Another innovation is an Electoral Commission, to be set up to decide election contests. Formerly, as in the typical American state legislature, each chamber was the sole judge of the election and qualification of its members. Now all election disputes shall be judged by an Electoral Commission to be composed of three Justices of the Supreme Court (designated by the Chief Justice) and six members chosen by the National Assembly, three of them nominated by the party having the largest number of votes therein, and three by the party having the second largest number of votes.
A wholesome prohibition is presented in Article VI, Section 8, which provides as follows:
No Member of the National Assembly shall directly or indirectly be financially interested in any contract with the Government or in any subdivision or instrumentality thereof, or in any franchise or special privilege granted by the National Assembly during his term of office; nor shall any such Member appear as counsel before the Electoral Commission or any court in any civil case wherein the Government or any subdivision or instrumentality thereof is the adverse party, or collect any fee for his appearance in any administrative proceedings or in any criminal case wherein an officer or employee of the Government is accused of an offense committed in relation to his office. No Member of the Commission on Appointments of the National Assembly shall appear as counsel before any court inferior to the Supreme Court.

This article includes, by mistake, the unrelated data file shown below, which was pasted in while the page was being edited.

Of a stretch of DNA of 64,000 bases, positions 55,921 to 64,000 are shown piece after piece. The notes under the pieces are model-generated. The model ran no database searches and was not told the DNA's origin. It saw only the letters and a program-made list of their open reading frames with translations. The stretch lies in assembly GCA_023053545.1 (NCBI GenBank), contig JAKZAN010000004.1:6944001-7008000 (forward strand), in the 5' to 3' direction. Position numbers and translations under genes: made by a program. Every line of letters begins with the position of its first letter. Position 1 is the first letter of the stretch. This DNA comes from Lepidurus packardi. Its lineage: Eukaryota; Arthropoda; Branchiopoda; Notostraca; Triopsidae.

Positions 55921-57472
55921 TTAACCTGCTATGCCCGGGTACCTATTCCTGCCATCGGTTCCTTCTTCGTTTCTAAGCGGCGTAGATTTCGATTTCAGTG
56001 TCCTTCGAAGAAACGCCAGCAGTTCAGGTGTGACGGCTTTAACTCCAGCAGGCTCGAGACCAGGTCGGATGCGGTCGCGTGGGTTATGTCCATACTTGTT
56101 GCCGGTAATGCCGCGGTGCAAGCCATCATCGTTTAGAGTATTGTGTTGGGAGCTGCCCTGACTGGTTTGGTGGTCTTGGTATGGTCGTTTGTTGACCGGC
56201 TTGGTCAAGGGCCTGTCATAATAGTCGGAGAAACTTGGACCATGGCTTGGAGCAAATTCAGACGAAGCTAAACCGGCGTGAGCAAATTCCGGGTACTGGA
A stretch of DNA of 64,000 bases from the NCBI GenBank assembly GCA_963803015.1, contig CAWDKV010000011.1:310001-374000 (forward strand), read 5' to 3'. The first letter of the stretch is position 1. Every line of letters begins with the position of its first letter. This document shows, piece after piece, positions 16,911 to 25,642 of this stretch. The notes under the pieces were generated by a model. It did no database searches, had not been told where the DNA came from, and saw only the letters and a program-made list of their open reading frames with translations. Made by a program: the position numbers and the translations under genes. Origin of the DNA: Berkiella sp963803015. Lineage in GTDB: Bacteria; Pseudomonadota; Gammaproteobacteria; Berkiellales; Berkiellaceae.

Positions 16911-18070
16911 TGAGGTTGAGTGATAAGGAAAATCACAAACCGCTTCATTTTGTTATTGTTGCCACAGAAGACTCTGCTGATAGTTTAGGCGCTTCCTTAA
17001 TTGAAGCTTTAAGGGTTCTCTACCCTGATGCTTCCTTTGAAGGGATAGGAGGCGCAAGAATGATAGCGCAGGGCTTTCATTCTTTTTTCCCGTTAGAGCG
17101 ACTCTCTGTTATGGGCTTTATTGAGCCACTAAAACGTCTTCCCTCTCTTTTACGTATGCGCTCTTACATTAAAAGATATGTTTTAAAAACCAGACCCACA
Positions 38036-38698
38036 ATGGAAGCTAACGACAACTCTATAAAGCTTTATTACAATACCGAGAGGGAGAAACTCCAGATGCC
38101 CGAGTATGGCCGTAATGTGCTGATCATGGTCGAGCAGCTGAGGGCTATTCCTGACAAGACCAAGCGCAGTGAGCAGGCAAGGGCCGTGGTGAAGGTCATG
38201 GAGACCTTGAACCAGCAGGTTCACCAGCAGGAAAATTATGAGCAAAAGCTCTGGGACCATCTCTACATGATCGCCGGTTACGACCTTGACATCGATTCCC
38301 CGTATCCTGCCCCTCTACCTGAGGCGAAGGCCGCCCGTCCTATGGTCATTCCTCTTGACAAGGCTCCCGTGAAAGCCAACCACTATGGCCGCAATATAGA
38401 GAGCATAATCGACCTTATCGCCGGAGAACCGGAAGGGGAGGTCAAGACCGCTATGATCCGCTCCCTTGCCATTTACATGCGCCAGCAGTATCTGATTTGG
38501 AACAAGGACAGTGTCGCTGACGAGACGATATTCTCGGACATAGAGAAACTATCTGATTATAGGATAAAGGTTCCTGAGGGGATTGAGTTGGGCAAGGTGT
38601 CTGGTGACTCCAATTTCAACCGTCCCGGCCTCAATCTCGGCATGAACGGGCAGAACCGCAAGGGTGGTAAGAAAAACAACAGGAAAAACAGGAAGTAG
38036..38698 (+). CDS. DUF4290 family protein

Another prohibition is found in Section 8, Paragraph 1, which provides:
No Member of the National Assembly may hold any other office or employment in the Government without forfeiting his seat, nor shall any such Member during the time for which he was elected, be appointed to any civil office which may have been created or the emoluments whereof shall have been increased while he was a member of the National Assembly.
There is created in the National Assembly a Commission on Appointments which shall confirm or reject appointments. This body succeeds the Senate as a confirming body. No member of the Commission on Appointments shall appear as counsel before any court inferior to the Supreme Court. This was stipulated in order to correct a previous practice whereby members of the Senate had a great deal of influence upon judges, due to the Senatorial power of confirmation.